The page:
After the successful deployment and "tensioning" earlier this week of the five-layered sun shield on the James Webb Space Telescope -- the long awaited successor to the Hubble and a huge leap forward for astronomy -- NASA announced on Wednesday that the telescope's secondary mirror has also been successfully extended.
Like a latch made in heaven, @NASAWebb’s secondary mirror is now fully deployed and locked! The team remains focused as they work toward the final major milestone this week – deployment of the iconic honeycomb-shaped mirror. Details: https://t.co/xSRXwCNd8V #UnfoldTheUniverse pic.twitter.com/dAkMNApb2FJanuary 5, 2022
Extending the boom arm to deploy the secondary mirror on the telescope was one of the major anxiety points for the mission; if something mechanically failed during this process, it would have been non-recoverable and the telescope couldn't work.
Fortunately, the unfolding went off without a hitch, and now we just need to wait for the extension of its now-iconic honeycombed primary mirror later this week, which will be the next critical milestone for the telescope's deployment.
Analysis: this was arguably the most important deployment of the entire mission
What makes the secondary mirror so important? It's one of the few parts of the telescope that simply could not fail to deploy if the mission was to even barely succeed.
Were the sunshield's deployment to fail, Webb wouldn't be able to pick up the deep-infrared light that it was designed to detect, but it could still pick up near-infrared. This would \be an improvement over the Hubble Space Telescope, just not as much of an improvement as we're hoping for.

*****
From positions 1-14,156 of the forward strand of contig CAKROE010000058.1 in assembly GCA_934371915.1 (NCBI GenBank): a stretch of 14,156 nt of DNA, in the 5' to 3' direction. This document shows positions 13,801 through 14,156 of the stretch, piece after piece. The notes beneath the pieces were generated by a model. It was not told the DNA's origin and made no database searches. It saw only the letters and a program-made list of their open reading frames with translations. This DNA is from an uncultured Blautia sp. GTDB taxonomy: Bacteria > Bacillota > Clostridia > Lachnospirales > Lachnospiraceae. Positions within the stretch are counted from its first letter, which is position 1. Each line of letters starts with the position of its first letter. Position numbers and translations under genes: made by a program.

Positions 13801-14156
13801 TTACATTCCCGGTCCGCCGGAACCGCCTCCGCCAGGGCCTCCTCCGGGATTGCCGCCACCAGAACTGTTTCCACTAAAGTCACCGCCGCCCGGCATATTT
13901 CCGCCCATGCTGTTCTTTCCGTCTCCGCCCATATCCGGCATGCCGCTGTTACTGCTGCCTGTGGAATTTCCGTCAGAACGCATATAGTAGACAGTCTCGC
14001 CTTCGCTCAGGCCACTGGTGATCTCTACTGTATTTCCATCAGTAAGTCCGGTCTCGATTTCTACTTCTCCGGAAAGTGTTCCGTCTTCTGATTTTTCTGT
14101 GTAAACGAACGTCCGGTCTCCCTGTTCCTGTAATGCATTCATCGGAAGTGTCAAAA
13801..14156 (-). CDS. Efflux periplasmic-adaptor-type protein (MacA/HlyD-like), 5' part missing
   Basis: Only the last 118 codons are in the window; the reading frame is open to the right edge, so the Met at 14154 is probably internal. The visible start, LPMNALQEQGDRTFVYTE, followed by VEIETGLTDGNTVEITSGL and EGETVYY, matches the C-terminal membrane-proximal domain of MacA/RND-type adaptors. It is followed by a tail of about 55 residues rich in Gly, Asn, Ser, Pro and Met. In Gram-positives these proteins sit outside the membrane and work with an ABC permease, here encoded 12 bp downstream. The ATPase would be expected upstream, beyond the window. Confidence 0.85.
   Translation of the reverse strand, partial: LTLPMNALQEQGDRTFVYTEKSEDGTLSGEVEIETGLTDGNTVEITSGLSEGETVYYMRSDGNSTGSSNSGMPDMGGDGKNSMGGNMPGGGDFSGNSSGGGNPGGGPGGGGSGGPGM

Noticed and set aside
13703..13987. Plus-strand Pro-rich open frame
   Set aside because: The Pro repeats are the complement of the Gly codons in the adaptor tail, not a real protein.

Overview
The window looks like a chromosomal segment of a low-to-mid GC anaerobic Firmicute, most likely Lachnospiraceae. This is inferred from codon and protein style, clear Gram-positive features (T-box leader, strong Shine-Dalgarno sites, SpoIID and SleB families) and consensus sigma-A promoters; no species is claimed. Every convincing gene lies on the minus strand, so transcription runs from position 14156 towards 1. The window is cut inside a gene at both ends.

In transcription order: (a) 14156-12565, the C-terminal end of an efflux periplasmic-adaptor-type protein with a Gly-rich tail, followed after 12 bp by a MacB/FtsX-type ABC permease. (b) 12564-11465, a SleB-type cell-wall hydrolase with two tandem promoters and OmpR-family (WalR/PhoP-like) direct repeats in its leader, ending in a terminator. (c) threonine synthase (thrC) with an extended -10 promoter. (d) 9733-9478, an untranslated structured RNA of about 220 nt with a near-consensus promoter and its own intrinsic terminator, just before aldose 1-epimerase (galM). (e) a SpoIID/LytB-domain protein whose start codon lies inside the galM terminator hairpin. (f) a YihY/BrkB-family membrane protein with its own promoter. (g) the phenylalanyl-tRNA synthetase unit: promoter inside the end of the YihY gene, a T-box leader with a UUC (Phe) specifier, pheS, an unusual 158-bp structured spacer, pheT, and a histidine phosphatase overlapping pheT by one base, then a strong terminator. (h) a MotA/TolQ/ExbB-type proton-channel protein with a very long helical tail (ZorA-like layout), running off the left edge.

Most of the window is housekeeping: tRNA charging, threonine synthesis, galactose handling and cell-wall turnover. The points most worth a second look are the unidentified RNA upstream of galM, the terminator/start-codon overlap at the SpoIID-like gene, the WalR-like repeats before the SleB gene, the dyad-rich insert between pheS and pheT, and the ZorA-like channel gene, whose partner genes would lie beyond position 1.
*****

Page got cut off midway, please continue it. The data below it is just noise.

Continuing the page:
If the primary mirror fails to deploy successfully later this week, the telescope will lose sensitivity, but it will still be able to function and provide new deep-infrared imagery -- just not as well as we wanted it to.
Without the secondary mirror, however, no light would make it to the telescope's infrared sensors at all, so the mission would immediately fail. No light, no telescope.
So it was absolutely critical that the secondary mirror deployed properly, which it now has.
"We are 600,000 miles from Earth and we have a telescope," announced Bill Ochs, Webb's program manager, to his team after the mirror successfully extended and securely latched into place.
If nothing else, the James Webb Space Telescope should now work in some capacity. After the primary mirror deploys, we'll know how close to working perfectly we'll get. Fingers crossed!